Decade of Transition: Eisenhower, Kennedy, and the origins by Abraham Ben-Zvi

Decade of Transition: Eisenhower, Kennedy, and the origins by Abraham Ben-Zvi

By Abraham Ben-Zvi

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Extra info for Decade of Transition: Eisenhower, Kennedy, and the origins of the American-Israeli alliance

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Israel could not give up vital points . . S. and Israel, 1953–1956 Arab-Israeli sphere. Faced with this unwavering Israeli refusal to predicate its peace posture upon the belief that a unilateral concession on its part would ultimately trigger a mutually beneficial process of conflict reduction, the Secretary of State resorted to harsh coercive threats, which were not augmented by any explicit or implicit promise of compensation or inducement: . . We must know whether Israel would be willing to make concessions or not.

7 Divergence Dominates 23 Not only was the course of this conversation characteristic of the general, innate nature of American-Israeli relations during this period, which were permeated with tension and fraught with disagreement and misunderstanding, but its inconsequential outcome reflected the recurrent failure of a strategy that relied almost exclusively upon coercive tools and methods while avoiding any significant concrete and tangible reassuring accommodative measures vis-à-vis Israel. Indeed, a review of the conversation between Secretary of State Dulles and Foreign Minister Sharett, which took place on November 21, 1955, more than two and a half years after Secretary Assistant Byroade had unsuccessfully tried to set in motion a peacemaking process on the basis of certain Israeli unilateral territorial concessions, indicates that the respective expectations and negotiating strategies of the two parties remained essentially intact, although the American side had now a more concrete notion of the nature of the desired Israeli withdrawal (which reflected the Anglo-American “Alpha” plan) than was the case on April 21, 1953.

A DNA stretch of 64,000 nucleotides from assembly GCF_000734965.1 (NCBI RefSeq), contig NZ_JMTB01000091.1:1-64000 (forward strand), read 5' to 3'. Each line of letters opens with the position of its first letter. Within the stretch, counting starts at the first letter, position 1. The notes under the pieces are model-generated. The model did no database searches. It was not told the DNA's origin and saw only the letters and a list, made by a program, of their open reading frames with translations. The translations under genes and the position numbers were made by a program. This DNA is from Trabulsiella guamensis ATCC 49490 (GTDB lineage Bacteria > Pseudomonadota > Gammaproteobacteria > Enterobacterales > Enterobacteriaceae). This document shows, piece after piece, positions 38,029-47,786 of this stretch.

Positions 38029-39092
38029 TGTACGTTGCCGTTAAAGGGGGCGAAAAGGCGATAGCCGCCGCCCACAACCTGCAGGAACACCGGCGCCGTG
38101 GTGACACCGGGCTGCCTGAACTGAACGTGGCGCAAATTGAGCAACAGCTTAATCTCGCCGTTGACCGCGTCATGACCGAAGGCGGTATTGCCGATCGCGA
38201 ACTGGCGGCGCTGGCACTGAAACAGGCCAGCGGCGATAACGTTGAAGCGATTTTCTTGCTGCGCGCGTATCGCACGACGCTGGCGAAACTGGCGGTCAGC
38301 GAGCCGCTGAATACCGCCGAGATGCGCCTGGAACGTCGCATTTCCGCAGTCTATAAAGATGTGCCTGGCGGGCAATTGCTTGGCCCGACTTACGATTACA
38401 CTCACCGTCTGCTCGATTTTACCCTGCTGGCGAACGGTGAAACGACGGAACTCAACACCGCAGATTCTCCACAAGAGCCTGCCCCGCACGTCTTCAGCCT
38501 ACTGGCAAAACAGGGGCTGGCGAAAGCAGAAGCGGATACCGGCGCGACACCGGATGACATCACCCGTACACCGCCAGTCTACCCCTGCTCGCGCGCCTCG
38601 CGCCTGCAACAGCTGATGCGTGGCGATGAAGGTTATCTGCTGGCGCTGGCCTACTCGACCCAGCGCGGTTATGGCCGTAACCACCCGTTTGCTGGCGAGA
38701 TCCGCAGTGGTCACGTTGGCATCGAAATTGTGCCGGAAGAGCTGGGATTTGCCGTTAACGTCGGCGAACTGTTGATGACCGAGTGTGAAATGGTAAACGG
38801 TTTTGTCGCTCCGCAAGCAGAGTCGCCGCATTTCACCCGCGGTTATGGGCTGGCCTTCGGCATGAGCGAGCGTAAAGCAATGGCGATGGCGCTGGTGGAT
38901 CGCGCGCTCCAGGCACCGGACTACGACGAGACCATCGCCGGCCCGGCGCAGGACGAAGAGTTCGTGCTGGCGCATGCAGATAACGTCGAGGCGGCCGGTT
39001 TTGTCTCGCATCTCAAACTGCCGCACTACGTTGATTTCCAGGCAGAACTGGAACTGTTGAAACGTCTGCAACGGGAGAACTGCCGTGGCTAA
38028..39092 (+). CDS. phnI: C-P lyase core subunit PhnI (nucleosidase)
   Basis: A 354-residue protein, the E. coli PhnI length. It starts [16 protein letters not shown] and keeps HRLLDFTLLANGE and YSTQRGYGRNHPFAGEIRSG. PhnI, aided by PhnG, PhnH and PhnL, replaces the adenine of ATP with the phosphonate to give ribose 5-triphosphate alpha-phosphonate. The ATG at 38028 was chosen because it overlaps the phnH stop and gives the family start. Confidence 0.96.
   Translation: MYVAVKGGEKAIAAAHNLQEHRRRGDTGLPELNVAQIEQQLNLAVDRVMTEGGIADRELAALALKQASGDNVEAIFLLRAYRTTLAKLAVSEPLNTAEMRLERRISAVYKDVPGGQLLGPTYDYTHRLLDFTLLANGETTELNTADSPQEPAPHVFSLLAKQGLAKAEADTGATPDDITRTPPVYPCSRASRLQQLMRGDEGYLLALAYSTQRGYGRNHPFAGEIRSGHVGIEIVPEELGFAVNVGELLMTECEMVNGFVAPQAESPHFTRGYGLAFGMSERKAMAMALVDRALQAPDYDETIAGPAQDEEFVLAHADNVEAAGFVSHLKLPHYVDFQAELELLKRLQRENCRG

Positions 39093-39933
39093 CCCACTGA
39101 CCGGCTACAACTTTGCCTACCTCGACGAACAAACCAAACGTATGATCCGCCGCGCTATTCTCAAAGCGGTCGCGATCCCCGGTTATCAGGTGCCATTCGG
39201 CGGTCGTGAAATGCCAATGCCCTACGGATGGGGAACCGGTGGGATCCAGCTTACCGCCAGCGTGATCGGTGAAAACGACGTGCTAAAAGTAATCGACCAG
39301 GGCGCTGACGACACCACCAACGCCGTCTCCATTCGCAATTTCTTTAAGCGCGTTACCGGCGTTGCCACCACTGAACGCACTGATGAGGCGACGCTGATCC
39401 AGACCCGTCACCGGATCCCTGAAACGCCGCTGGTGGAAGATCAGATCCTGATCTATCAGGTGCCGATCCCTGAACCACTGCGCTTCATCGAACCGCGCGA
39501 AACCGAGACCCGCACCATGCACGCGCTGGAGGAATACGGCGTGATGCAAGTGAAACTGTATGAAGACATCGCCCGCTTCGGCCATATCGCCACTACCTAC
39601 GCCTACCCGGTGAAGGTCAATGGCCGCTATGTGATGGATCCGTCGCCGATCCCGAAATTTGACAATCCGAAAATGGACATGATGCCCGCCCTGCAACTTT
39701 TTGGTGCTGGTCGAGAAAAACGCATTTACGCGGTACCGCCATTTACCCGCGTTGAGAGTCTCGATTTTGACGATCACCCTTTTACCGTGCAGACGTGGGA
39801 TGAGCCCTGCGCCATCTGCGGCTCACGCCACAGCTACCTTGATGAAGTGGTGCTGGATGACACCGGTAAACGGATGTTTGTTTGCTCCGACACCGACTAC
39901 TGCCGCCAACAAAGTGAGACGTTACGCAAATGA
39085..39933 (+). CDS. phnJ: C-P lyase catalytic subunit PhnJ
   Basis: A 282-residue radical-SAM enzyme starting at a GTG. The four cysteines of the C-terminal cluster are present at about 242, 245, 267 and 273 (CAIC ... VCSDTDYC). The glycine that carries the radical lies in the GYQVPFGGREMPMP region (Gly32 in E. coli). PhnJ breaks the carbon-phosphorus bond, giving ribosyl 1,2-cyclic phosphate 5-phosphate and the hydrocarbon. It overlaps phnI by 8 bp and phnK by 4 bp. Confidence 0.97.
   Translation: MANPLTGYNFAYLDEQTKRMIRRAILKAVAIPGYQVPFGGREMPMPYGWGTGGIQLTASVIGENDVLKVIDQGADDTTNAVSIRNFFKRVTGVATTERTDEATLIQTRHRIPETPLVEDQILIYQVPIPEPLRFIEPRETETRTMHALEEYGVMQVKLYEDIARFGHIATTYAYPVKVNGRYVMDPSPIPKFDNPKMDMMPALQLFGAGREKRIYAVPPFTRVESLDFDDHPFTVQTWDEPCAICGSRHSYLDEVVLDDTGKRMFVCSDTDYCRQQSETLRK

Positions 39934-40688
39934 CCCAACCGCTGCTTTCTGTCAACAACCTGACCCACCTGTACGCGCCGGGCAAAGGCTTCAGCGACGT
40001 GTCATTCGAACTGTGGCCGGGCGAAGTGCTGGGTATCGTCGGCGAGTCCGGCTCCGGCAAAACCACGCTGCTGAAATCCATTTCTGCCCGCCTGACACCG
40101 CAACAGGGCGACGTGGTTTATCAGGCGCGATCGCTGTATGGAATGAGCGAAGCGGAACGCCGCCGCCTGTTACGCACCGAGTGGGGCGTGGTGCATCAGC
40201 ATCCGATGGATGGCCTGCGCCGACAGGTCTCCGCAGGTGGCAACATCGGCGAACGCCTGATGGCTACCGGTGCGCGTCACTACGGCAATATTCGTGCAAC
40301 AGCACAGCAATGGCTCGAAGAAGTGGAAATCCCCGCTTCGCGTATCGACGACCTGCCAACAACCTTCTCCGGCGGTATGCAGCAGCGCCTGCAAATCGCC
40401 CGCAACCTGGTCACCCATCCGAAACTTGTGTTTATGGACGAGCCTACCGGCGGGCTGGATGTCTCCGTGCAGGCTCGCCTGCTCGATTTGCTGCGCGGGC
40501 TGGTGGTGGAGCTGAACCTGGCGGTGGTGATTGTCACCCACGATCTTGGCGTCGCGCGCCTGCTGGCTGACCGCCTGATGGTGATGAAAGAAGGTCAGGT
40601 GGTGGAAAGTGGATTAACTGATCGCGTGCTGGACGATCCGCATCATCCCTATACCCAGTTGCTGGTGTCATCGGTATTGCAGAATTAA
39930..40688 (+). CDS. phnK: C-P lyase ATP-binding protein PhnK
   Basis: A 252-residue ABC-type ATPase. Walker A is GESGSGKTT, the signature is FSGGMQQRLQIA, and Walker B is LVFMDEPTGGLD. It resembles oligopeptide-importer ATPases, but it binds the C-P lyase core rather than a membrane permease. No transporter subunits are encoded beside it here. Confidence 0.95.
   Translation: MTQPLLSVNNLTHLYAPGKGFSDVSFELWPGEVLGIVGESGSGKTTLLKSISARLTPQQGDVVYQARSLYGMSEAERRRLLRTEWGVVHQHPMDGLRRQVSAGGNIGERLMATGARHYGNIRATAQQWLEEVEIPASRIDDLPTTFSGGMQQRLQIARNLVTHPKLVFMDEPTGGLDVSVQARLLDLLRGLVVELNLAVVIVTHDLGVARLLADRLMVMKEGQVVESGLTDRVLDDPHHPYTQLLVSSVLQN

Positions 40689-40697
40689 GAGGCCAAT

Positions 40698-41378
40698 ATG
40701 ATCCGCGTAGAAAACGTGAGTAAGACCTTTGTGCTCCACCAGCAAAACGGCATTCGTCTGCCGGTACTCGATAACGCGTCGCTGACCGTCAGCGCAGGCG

Was obtained because the Arab states refused to accept the partition plan and invaded Palestine to attack the Jews. Territory can only be taken away from Israel by force of arms, the Foreign Minister added . . Mr. S. and Israel, 1953–1956 standing of Israel’s position as enunciated by the Foreign Minister means Israel would make no territorial concessions and that the refugees must all be settled elsewhere than in Israel. ” . . Mr. Byroade suggested that since neither Israel nor the Arab states appeared willing to devise a plan for peace, the United States might have to make its own plan—and it was probable that neither side would like it.

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